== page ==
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Friday, March 6, 2015 |  Madison, WI: 26.0° F  Mostly Cloudy
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You Can't Take It With You predates the modern sitcom
Mixed nuts
on
The culture clash is perfect for comedy.
The culture clash is perfect for comedy.
Credit:Brent Nicastro

Wacky families are a TV and movie staple and have been for a long time. The theater classic You Can't Take It With You, which began its original run in 1936, is one source of that time-honored trope.

"In a lot of ways, the play's a precursor to the family sitcoms we have on TV today," says director Ron Himes. "There's a family of zany characters with one normal, sane daughter. She meets and falls in love with the boss' son. When the two families meet, you have the sort of culture clash that is perfect for comedy."

Himes, based in St. Louis, is a visiting director helming University Theatre's production of George S. Kaufman and Moss Hart's comedy, which opens April 14 in UW Vilas Hall's Mitchell Theatre. The play won a Pulitzer Prize in 1937 and was adapted into an Oscar-winning film starring Jimmy Stewart and Jean Arthur a year later. At home in St. Louis, Himes is the founder and producing director of the St. Louis Black Repertory Company and artist in residence at Washington University.

In the depths of the Great Depression, You Can't Take It With You's freewheeling Sycamore clan indulge their various whims. Penny writes plays and paints, even though she's terrible at both pursuits. Her daughter Essie has studied ballet for years but is still a dreadful dancer. The other daughter, Alice, is more conventional and sometimes embarrassed by her family. Grandpa hasn't paid taxes in years.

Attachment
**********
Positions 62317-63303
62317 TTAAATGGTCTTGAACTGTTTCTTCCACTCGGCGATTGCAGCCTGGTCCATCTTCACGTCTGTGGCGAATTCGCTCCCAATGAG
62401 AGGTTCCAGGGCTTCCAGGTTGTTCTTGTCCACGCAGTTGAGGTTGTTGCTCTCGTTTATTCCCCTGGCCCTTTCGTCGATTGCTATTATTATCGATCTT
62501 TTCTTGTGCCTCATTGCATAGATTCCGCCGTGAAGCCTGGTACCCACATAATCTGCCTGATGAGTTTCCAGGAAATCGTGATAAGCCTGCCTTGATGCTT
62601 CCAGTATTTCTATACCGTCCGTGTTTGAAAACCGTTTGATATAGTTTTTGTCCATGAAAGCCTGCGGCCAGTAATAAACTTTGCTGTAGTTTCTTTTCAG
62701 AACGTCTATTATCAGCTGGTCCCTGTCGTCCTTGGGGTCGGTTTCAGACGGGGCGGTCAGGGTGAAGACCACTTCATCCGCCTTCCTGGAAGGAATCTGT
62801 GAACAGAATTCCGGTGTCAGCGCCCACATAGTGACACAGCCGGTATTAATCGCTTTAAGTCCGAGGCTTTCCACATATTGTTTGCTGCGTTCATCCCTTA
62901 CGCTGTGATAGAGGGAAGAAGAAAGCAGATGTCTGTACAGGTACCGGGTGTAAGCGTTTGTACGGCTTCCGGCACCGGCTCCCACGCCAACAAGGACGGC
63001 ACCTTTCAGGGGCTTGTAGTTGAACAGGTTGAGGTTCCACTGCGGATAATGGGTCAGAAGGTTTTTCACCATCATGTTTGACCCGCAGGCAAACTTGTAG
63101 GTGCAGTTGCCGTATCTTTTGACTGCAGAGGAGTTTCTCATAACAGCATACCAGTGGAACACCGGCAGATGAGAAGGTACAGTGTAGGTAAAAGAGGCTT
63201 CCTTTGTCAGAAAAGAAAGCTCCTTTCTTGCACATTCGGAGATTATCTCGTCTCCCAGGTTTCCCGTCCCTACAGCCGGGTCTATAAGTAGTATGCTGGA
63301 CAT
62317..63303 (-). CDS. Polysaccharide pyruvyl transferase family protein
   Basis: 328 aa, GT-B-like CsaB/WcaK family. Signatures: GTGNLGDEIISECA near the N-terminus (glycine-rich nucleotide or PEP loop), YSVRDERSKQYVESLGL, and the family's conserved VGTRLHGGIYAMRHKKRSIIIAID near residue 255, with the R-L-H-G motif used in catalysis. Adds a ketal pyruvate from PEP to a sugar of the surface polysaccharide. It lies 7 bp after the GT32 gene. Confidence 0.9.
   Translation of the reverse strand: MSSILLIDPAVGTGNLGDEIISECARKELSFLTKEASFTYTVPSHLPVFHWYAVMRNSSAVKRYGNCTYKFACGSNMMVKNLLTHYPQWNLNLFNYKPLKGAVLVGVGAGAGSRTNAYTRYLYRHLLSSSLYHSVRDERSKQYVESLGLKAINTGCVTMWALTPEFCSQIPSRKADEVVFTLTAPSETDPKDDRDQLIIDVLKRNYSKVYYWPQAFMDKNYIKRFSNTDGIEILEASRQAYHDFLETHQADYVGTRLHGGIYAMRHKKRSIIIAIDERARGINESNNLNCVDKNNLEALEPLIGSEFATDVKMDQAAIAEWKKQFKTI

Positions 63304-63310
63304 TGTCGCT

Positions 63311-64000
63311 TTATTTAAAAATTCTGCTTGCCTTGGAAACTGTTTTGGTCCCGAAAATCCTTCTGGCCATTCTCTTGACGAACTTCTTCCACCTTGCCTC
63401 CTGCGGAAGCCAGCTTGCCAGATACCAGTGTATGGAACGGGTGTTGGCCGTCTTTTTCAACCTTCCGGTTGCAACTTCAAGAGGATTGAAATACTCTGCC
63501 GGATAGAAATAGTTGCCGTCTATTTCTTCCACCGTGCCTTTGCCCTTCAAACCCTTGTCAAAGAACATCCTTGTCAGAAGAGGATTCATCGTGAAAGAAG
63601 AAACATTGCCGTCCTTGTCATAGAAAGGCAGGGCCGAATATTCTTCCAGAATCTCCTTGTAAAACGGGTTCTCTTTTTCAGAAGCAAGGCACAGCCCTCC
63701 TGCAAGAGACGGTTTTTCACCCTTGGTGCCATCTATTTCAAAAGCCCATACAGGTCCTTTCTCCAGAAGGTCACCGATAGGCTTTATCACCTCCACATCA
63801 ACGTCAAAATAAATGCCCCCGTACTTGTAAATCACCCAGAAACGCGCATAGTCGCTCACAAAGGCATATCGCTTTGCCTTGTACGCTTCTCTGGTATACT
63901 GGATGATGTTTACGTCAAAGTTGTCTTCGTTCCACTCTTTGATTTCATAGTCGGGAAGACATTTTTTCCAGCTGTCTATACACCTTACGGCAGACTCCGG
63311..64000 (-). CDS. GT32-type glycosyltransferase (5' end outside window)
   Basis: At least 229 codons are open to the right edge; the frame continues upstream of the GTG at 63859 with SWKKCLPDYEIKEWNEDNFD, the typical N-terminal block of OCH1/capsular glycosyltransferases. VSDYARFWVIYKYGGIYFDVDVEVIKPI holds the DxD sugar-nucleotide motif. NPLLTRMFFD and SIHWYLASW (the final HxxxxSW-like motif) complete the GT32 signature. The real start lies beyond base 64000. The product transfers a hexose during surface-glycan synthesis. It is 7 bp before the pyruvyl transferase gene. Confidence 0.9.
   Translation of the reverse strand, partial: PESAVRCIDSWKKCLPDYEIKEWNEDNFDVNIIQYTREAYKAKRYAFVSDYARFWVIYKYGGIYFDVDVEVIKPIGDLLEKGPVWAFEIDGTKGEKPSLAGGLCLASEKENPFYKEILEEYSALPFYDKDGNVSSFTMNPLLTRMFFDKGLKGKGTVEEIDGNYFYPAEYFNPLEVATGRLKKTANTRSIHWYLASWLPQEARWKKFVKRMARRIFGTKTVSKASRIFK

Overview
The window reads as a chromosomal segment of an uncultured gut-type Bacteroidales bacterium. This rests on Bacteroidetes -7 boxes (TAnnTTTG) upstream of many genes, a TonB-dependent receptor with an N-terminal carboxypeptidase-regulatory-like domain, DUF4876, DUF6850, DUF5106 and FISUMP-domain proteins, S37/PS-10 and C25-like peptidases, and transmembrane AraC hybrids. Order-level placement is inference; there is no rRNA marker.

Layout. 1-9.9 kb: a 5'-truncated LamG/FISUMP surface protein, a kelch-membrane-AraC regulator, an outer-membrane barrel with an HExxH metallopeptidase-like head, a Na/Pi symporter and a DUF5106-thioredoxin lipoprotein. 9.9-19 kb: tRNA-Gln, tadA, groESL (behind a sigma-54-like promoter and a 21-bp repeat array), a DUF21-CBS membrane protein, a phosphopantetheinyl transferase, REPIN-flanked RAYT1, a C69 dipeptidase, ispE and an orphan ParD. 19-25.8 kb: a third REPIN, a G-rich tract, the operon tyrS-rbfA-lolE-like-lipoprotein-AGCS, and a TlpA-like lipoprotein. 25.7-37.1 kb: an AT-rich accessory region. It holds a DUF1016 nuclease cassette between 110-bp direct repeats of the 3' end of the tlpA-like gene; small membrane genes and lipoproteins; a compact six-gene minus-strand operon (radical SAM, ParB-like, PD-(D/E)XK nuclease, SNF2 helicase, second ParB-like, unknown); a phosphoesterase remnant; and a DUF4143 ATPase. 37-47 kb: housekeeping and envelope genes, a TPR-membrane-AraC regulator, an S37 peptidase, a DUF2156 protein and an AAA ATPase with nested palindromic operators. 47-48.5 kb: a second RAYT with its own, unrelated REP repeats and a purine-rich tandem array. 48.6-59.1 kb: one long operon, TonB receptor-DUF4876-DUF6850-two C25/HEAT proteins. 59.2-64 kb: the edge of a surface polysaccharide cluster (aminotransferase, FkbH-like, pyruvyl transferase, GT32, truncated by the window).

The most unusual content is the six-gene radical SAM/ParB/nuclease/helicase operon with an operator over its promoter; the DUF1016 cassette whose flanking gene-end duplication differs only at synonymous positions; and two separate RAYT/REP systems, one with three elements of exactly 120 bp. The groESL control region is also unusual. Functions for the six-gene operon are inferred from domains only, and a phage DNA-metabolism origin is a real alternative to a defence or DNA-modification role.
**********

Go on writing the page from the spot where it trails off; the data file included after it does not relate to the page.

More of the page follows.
The Kirbys are more straitlaced. "They're all about work, work, work and making money," says Himes, whereas the Sycamores "are all free spirits. Money is not really important to them as a family."

The love story of Alice Sycamore and Tony Kirby anchors the nutty plot. "It's become one of the classic American comedies," notes Himes.

The play has a large cast of 19. "It's difficult when you have to put a lot of people on stage at once, to make sure you've got interesting pictures and the relationships are clear," says Himes.

"We've got some wonderful design work from the MFA students in terms of set, costumes and lighting. The home where the play is set almost looks like a museum. There's so much stuff that's been accumulated over the years, [due to] the different family members' flights of fancy. It's very warm, lived-in and cluttered." And it's the perfect place for screwball fun to unfold.

You Can't Take It With You

Presented by University Theatre in UW Vilas Hall's Mitchell Theatre through April 30

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